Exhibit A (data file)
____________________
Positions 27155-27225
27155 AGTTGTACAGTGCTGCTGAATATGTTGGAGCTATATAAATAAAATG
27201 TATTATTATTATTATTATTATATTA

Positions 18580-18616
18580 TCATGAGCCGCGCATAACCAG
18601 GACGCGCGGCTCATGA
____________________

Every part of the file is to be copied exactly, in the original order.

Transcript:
Positions 27155-27225
27155 AGTTGTACAGTGCTGCTGAATATGTTGGAGCTATATAAATAAAATG
27201 TATTATTATTATTATTATTATATTA

Positions 18580-18616
18580 TCATGAGCCGCGCATAACCAG
18601 GACGCGCGGCTCATGA